Life teems on the back of motorcycles, its’ passengers laughing, dancing and sharing stories. Precious cargo of bread, chickens, babies, wheely desk chairs and window panes zoom through sandy streets jumping up and down over sand bumps. Women with the most elaborate dresses and their sleeves blowing in the breeze, telling their zemidjan driver all about their grievances of the day or their joys, regardless they recount with so much passion that it becomes hard to conclude their tone, they speed and chat.
The zemidjan drivers and their yellow jackets rule the roads and have no laws. The Beninese regard them as invisible on the roads that they populate. “Just drive shouted” my Beninese friend as I waited for hundreds of motorbikes to pass by. They don’t count, they’ll move around you. Though apparent that statement was not entirely true I released the day I drove past a dead one.
Benins markets are a beautiful vibrant tribute to it’s culture and welcoming character it breathes colour and screams I’M ALIVE it’s there where I can get freshly fried donuts, practice some Fon and be completely overwhelmed by the fabric. The fabric is beautiful, the colours litter the small crowded streets and normally completely distract me until the cart pushers end-up nearly sweeping me off my feet and into their rubbish tips on wheels, or on to their cart of meat or cups or what ever they may be transporting.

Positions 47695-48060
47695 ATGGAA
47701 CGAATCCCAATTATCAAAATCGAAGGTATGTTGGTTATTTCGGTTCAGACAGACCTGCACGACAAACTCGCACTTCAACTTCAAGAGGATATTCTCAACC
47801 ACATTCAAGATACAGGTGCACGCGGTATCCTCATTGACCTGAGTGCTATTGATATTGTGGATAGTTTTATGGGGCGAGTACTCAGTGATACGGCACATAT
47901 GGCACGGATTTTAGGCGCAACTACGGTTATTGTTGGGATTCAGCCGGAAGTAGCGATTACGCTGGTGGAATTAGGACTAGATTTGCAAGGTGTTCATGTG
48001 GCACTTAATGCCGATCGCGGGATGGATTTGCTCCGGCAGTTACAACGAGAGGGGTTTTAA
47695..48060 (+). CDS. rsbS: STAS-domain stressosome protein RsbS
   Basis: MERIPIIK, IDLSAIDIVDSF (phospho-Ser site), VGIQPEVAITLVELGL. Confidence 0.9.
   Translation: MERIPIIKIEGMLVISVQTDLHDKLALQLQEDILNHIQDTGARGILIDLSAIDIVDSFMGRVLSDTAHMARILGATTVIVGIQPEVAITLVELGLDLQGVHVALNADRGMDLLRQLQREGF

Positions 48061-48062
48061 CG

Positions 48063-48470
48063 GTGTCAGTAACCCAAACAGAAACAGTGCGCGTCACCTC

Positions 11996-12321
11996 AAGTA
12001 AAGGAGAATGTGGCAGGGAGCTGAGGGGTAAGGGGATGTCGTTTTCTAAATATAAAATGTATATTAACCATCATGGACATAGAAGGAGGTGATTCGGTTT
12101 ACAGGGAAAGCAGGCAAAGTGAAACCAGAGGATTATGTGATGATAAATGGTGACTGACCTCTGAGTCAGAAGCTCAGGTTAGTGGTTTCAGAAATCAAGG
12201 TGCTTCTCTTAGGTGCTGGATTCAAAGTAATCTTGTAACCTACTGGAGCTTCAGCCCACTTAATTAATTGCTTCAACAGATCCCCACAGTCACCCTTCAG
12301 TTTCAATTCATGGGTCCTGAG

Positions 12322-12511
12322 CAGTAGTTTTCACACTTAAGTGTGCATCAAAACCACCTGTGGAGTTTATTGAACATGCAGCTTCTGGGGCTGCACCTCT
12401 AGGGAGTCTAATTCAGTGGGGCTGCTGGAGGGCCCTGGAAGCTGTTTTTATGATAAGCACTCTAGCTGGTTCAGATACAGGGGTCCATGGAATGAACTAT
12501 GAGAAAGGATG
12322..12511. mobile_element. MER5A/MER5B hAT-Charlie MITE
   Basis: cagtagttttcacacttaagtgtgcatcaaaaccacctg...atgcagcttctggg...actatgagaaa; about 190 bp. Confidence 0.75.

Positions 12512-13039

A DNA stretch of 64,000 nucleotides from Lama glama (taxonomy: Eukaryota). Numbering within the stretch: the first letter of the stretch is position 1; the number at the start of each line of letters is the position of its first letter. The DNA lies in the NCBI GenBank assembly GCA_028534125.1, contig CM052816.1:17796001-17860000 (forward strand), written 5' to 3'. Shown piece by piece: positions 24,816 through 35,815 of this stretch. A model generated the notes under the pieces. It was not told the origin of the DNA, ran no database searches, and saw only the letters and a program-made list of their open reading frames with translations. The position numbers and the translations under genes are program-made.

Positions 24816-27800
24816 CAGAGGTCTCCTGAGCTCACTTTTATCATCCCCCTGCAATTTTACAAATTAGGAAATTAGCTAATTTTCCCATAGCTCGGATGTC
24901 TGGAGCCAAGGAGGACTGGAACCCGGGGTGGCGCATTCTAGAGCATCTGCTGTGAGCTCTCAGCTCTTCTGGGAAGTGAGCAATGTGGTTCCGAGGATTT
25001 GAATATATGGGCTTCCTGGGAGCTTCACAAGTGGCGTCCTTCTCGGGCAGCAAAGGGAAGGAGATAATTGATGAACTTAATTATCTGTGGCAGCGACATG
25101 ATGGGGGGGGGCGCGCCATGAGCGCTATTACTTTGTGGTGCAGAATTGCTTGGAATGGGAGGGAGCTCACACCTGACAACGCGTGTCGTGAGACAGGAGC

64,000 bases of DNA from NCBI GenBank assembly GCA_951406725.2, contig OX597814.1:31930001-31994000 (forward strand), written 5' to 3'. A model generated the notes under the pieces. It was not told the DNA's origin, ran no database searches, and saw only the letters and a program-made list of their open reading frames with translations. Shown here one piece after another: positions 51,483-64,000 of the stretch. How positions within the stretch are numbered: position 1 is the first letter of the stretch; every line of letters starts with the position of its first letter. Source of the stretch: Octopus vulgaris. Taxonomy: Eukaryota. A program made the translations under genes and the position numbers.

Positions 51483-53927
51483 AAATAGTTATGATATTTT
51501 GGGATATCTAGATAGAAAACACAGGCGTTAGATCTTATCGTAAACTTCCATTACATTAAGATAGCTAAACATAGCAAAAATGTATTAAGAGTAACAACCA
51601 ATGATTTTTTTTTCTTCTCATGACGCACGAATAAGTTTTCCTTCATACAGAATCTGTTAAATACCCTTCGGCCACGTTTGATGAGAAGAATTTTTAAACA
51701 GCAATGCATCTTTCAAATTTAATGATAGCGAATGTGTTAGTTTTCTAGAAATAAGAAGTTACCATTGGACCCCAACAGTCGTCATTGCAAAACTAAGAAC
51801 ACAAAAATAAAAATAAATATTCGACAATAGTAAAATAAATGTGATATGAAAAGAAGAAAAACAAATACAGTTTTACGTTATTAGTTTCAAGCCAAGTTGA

Little girls play in the streets, plastic bottles tied to their back like dollies so that they look like mummy, they open their mouth wide and nearly die laughing when this Yovo greets them in their mother tongue. I’m like a clown- without paint.
Fan Ice carts squeeze down tiny pathways and knock over a ladies stall of bras, beads jingle and shimmer as they are continually knocked by passers by, the Fan Ice man continues and relentlessly squeezes his bicycle horn to announce his presence.
It’s a beautiful place that strangely brings rest in line with chaos.
Benin is also blessed with beaches stretching as far as the eye can see, palm trees waving and tiny huts spotted out to the horizon, it is loud and the waves give of a thunderous clap that occasionally leads one to believe an earthquake is on it’s way. The beach though, brings calm and has become our church, our resting place, our Sunday place, our close to the weeks trickery.
It is also a good place to chase crabs…